VA Long-Term Care:
Changes In Service Delivery Raise Important Questions
GAO-04-425T, Jan 28, 2004
The Department of Veterans Affairs (VA) is likely to see a significant increase in long-term care need over the next decade. The number of veterans most in need of longterm care services--those 85 years old and older--is expected to increase from about 870,000 to 1.3 million over this period. Many of these veterans will rely on VA to provide or pay for nursing home care or noninstitutional services that may help them remain at home and, for some, delay or prevent the need for nursing home care. VA operates its own nursing home care units in 132 locations. VA also pays for nursing home care under contract in non-VA nursing homes--referred to as community nursing homes. In addition, VA pays part of the cost of care for veterans at state veterans' nursing homes and also pays a portion of the construction costs for some state veterans' nursing homes. Congress has expressed concerns about recent trends in VA long-term care service delivery and how VA plans to meet the nursing home care needs and related longterm care needs of veterans as the elderly population most in need of long-term care increases. GAO was asked to determine for fiscal years 1998 through 2003 (1) how VA nursing home workload has changed and (2) how VA noninstitutional long-term care workload has changed.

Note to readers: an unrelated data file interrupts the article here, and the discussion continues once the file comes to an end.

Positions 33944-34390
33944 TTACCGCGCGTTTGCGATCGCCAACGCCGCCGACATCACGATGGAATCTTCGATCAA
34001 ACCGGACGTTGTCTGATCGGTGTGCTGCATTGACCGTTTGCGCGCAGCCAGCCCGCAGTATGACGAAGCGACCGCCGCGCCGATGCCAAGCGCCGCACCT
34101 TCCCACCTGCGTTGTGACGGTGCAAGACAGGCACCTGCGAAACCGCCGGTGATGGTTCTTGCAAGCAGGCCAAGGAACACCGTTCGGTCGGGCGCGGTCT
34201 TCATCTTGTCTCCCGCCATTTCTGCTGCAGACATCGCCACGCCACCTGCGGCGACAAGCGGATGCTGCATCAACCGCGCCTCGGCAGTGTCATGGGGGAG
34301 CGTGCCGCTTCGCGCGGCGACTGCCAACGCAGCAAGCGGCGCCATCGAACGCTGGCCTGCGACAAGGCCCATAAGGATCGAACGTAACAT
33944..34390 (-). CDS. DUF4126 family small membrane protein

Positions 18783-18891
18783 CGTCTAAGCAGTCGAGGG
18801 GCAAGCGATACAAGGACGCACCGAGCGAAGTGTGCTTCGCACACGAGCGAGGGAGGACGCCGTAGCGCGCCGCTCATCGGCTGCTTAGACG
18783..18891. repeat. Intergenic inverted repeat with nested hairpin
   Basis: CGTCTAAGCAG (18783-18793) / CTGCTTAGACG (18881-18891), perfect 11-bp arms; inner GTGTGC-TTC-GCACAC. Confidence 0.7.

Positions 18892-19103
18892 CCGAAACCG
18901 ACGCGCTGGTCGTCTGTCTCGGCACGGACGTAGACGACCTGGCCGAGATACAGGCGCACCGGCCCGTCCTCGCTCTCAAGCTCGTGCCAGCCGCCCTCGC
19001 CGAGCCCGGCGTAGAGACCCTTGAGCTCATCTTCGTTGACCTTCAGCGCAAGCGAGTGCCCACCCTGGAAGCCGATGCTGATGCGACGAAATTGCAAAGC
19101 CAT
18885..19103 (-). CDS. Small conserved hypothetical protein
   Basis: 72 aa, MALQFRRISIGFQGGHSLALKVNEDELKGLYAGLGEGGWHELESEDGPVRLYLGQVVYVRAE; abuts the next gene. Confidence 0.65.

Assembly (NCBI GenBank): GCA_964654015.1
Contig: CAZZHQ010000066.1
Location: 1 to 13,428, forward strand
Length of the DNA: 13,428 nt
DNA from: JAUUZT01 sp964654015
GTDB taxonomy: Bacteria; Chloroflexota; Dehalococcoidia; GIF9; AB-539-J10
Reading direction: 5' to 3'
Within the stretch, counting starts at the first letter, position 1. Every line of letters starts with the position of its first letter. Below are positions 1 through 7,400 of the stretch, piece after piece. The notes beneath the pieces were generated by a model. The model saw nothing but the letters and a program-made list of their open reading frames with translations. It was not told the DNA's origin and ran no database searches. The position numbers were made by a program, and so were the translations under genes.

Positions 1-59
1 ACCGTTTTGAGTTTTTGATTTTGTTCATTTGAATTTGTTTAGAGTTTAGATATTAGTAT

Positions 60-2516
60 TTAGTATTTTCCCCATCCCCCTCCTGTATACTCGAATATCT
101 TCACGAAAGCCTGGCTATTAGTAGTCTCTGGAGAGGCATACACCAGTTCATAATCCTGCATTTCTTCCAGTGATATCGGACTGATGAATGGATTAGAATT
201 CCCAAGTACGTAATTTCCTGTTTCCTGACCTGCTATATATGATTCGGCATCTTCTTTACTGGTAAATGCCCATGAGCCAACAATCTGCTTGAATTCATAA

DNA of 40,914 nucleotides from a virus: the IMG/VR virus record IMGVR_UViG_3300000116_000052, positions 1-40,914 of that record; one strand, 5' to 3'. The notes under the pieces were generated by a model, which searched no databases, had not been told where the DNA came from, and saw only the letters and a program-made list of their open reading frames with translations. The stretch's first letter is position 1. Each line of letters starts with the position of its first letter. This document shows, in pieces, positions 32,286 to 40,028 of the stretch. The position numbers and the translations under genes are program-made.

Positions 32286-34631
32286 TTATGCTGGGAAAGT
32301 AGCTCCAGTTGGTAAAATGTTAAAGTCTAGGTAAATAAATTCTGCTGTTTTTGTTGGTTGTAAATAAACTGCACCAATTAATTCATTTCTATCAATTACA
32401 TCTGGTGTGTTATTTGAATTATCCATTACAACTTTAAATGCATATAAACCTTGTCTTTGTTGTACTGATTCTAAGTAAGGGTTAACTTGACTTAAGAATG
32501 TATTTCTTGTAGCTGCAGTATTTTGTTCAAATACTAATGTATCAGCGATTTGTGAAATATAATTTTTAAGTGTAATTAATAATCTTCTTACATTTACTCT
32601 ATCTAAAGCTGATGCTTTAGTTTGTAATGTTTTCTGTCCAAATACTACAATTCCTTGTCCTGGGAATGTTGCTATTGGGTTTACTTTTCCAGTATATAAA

Recent trends in VA nursing home care and noninstitutional service delivery raise important questions, particularly whether access to services is sufficient to meet the needs of a rapidly growing elderly veteran population. VA's overall nursing home workload--average daily census--was 33,214 in fiscal year 2003, 1 percent below its fiscal year 1998 workload. The workload was below the fiscal year 1998 level each year, decreasing by as much as 8 percent below the fiscal year 1998 level in fiscal year 2000. VA's use of nursing home care by setting also changed over the 6-year period. First, the percentage of workload in state veterans' nursing homes increased as the number of state veterans' nursing homes receiving VA payments increased. Second, the percentage of workload in VA's own nursing homes declined, in part, because VA decreased the number of long-stay patients and increased the number of short-stay patients it treats in the nursing homes it operates. This is consistent with VA's increased emphasis on post-acute care. Third, the percentage of workload in community nursing homes declined from 17 to 13 percent. VA officials told us that now shorter-term contracts are often used to transition veterans to nursing home care, which is paid for by other payers such as Medicaid. VA's noninstitutional long-term care workload--average daily census--increased by approximately 75 percent from fiscal years 1998 through 2003. Workload increased by 4,655 during this period to 10,892, reflecting a change in VA's approach to care which includes meeting more long-term care need through noninstitutional services. Most of the growth in noninstitutional workload came from VA's greater use of contract skilled home health care, which includes medical services provided to veterans at home, and homemaker/home health aide such as grooming and meal preparation.